Image Quality - With 16 MP, aperture adjustment, and artistic coloration, I can take photos that look sharp and are true to the vividness in which I see the world. One too many cameras I have had dull out the bright colors of our world. In the right setting for the lighting, this camera makes colors pop.  

*Tip* My photos got even sharper when I figured out I could set the image quality to "fine"

Microscope - This camera has an amazing microscopic lens which can capture the tiny hairs on a bees legs. I was amazed by this feature over and over again.

Photo taken with Olympus Stylus TG-3 (microscope mode)

Photo taken with Olympus Stylus TG-3 (microscope mode)

Underwater Capability - It's waterproof up to 50 feet (30m). It easily transfers from land to water. I dove deep with this camera and was wowed by the quality of its underwater photographs and video.

For an example, check out the compilation I put together of my dives at the Great Barrier Reef. You'll need a class 10 SD card for underwater photos to be captured properly.

Photo taken with Olympus Stylus TG-3

Photo taken with Olympus Stylus TG-3

Wi-Fi - This camera can create its own wireless connection. Wi-fi is so incredibly helpful on a camera. There is an Olympus camera app on iOS, Android, and Windows phones which will connect to the camera's Wi-Fi.

Once you connect, you can upload your photos to your phone or tablet with ease. Select the size you want to transfer them in the app and you'll get all of your photos uploaded in low to original quality without ever taking out any cables to do it.

Durability - It's actually quite heavy by comparison to other cameras of its size. The reason is its durability. It is shockproof from 7 feet (2m). I quite literally chucked this thing down at least 7 feet of exposed coral rock in Niue and it functioned perfect after. There were only a couple small dents and chips to be found in its encasing.

If you like to go hard on your devices—especially as an adventure traveler—this is the camera for you.

Cons
I got a non-warranty, international version of this camera when I first bought it through Amazon. Don't do this. I repeat, don't do this! The camera was faulty because it malfunctioned when taking it underwater the first time.

And then it completely died when water *mysteriously* got inside the battery compartment after jumping in the waves for 2 minutes in New Zealand. I replaced it for its full price while on the road.

Photo taken with Olympus Stylus TG-3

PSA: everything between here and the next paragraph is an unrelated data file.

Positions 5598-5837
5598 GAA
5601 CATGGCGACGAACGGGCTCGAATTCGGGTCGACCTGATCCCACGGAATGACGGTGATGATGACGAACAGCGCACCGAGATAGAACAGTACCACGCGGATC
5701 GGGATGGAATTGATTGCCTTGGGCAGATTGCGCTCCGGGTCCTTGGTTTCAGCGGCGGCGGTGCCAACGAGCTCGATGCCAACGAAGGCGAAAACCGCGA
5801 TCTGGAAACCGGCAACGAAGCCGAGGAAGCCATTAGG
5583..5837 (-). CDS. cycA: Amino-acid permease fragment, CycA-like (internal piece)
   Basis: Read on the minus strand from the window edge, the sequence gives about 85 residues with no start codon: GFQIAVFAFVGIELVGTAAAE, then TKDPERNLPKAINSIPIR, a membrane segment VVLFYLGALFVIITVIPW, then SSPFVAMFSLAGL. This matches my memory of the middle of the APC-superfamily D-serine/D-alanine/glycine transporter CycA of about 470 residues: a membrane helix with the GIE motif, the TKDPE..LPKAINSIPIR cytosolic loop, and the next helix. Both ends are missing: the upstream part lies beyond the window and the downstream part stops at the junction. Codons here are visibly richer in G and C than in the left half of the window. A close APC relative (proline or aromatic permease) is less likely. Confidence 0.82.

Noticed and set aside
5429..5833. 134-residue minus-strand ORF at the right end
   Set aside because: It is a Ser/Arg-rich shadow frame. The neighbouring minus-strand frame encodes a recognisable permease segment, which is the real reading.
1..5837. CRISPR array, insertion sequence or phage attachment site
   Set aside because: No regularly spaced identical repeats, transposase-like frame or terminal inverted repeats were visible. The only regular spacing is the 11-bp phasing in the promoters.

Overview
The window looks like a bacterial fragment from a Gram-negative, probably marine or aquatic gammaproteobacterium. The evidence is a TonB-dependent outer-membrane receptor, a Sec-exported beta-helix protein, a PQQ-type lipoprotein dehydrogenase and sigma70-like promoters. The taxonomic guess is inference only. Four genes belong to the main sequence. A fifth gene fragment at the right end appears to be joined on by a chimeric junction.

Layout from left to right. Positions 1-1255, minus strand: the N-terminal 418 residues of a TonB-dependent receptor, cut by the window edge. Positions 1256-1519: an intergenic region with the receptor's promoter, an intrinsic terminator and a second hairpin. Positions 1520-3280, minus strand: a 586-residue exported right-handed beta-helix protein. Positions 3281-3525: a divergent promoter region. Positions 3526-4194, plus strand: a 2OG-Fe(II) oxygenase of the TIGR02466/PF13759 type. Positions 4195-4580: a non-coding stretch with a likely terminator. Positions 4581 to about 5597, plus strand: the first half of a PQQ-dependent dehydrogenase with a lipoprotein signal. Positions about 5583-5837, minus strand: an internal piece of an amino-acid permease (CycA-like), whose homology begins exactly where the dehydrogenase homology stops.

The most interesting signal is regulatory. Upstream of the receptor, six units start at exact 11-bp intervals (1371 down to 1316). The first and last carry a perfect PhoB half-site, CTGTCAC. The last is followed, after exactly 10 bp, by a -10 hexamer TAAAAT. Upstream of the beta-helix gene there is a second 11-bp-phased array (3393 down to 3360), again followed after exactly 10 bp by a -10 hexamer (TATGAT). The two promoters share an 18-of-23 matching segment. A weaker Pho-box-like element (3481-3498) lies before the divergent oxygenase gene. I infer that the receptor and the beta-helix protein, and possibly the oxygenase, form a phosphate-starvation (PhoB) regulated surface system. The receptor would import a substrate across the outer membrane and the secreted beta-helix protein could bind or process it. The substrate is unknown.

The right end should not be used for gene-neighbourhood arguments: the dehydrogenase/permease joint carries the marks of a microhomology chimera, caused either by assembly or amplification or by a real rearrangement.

*Tip*  Submerge this baby in water on the day you get it. Make sure all locks to the battery compartment and port compartment are tightly sealed and locked. Submerge it for a couple of hours, preferably in salt water. Then take it out and see if it turns on right away. No? Return it for a new one. These cameras do work underwater!!

*Bonus Tip* Buy the extra encasing for this camera ($261.99 on Amazon). It's pricey, but worth it and allows you to take the camera down even deeper—to 145 ft (45m)! It's going to be my next accessory purchase, for sure!

There is no raw capturing option on this version of the camera. But the next generation model, the TG-4, added raw. Seeing as it's priced almost exactly the same, it's totally worth it to go for the TG-4 now that it's out. I'll be updating to it eventually.

The screen scratches very easily. I try really hard not to put this camera face down except when inside its case. Yet, it's still covered in scratches. Thankfully, it's the only part of the camera that ever really scratches. The lens is perfectly clear.

The camera is not a touch screen. While I don't really mind this myself, I include it because many people who have looked at my camera go to touch the screen on it and are surprised when it doesn't respond. Hah!

Camera Accessories

Case
I got a simple Case Logic TBC-303 case ($7.50 on Amazon). There's a metal carabineer on the back which was perfect for hooking onto my BCD while diving or on my shoulder strap for easy access while hiking/scrambling up mountains in New Zealand. The little pocket on the outside of the case was handy for storing extra batteries and SD cards.

*Tip* Get at least two rechargeable batteries for this camera. It takes a Lithium Ion (LI) 92B. You likely won't find one in a shop so purchase one before the start of your trip. Also, a few extra SD cards wouldn't hurt.

Flexible Tripod

As a solo traveler, this was one of the most helpful camera accessories I bought. The Joby GP1-A1EN Gorillapod Flexible Tripod ($13.75 on Amazon) let me take photos of myself in just about any location (with the camera's customizable timer setting). I could wrap the legs around a tree branch to get the height I needed in the absence of something high up to stand it on. Loved this!